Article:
TS: What are the challenges for an early stage company like Metavention? Again, looking forward, it’s way too early to guess how this story will end. But are you checking off boxes now as the CEO to create a company that will be something that could be acquired in the future? Are you looking that far ahead?
KH: Well, I’d say we’re being extremely deliberate with how we deploy capital and what we focus on to create value. Not to sell the company, necessarily, or not to make it more attractive to a particular buyer or type of buyer. In our case, it’s a crowded space. Or there are crowded adjacent spaces, so we spent three years securing a remarkable amount of intellectual property so that if someday down the road, someone did want to talk to us about partnership or acquisition, we could clearly demonstrate that we own our space. And that was really important. So again, not building the company to sell it, but building an asset that we could maintain and grow and protect and demonstrate a commanding position in the market someday, if we were still independent at that time.
TS: What role does the strategic investor you have in the company now, how does it affect your ability to sell it in the future? Is it just an investment deal? There’s no commitment to it? Or is it one of those deals where they’re kind of giving you the money to prove that it works and there’s an idea of what might happen later on?
KH: Yeah. I would say in our case there are no restrictions on who we may bring into the deal going forward and other capital we may raise from strategics. We have a very supportive partner. There are very limited rights involved with their investment. So it’s really a net positive. They’re close to what we’re doing, and part of the process and the project and understand where we’re headed. But we’re not restricted in any way from what we can do or who we might partner with down the road. So I think it’s the best of both worlds. Obviously, in this environment, eventually there may be conversations about a structured exit. Those are more common now. And so that would be of interest to us. But at this point, the deck is wide open, and so it’s really a positive for both groups.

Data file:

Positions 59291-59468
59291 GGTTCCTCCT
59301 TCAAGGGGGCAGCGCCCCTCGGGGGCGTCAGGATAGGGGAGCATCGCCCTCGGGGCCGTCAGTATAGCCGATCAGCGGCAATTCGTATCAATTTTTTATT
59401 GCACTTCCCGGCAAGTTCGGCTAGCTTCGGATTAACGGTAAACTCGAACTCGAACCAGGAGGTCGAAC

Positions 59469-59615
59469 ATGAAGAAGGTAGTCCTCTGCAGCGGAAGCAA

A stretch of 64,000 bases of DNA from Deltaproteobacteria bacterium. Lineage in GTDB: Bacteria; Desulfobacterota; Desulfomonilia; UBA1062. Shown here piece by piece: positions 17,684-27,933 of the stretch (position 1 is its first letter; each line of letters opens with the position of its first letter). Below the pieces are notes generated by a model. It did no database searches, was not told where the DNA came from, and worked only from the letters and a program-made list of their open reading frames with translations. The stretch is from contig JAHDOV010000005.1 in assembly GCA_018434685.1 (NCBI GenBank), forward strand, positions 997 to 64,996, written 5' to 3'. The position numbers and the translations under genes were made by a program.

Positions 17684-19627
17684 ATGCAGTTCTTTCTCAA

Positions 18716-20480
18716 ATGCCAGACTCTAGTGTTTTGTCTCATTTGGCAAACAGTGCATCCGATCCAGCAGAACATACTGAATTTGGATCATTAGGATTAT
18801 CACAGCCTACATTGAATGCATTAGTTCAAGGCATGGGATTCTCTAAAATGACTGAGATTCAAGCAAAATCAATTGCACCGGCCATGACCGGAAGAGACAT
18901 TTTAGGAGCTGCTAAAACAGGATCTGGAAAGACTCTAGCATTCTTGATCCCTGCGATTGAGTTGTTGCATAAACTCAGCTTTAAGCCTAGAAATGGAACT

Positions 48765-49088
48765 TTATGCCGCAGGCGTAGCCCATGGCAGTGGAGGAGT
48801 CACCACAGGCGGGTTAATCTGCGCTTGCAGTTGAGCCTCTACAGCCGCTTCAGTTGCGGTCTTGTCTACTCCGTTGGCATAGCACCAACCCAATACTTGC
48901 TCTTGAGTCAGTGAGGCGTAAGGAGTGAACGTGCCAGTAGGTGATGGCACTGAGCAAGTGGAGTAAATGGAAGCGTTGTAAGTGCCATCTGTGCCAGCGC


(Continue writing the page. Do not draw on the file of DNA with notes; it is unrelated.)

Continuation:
TS: If we were sitting on the stage of the Medtech Conference, which is happening on June first, and we were talking about the state of M&A in medtech, how would you define the state of M&A from the point of view of a startup CEO? Do you still feel there’s a lot of opportunities for that? Is it feeling a little barren because of some of the changes going on with the larger companies in medtech? What’s your general sense from your point of view, and from the points of view of the people you work with?
KH: Yeah. You know, I think it’s been a little quiet these last six months since the Transcatheter, the most recent sort of frothy Transcatheter mitral fun last year.
TS: That was good.
KH: I think, not surprisingly, the late stage deals seem to be going even later. And so they’re – Cameron and Visiogen were acquired about the time they got FDA approval. I think some of those late stage deals are being pushed even later by the strategics to be derisked even further. And strategics are looking for EBIDTA in a lot of cases, so they’re looking for companies that are close to cash flow positive or cash flow positive. So those are sort of drifting later and later. The little companies like Metavention, the early stage environment is still extremely tough. And I think what few early stage companies may be acquired are those that have really differentiated assets in really important markets, and environment where you can create competition for that asset early. And so those are the – again, with Metavention, those are the three boxes that are clearly checked. It’s why I’m involved with such an early venture because I think it’s extremely compelling. And so in our case, again, you know, we’re trying to build value. We’ll see what happens, but we’re not betting on an early exit, and there are very few, I think, that can exit early with a compelling clinical trial data set, and not yet have FDA approval, not yet have derisked the European environment, the commercial environment. Those are a lot of boxes that the strategics are now requiring to be checked before they’re actually moving to acquire an asset. From what I can tell.
TS: Sure. And that’s the point of view we’re looking for. What are the opportunities that come with events like the Medtech Conference, where you’ve got strategics and investors and startup CEOs all coming together? Does that help foster future M&A? Does it help sort of, I guess, fertilize the fields a bit, that something may improve down the road?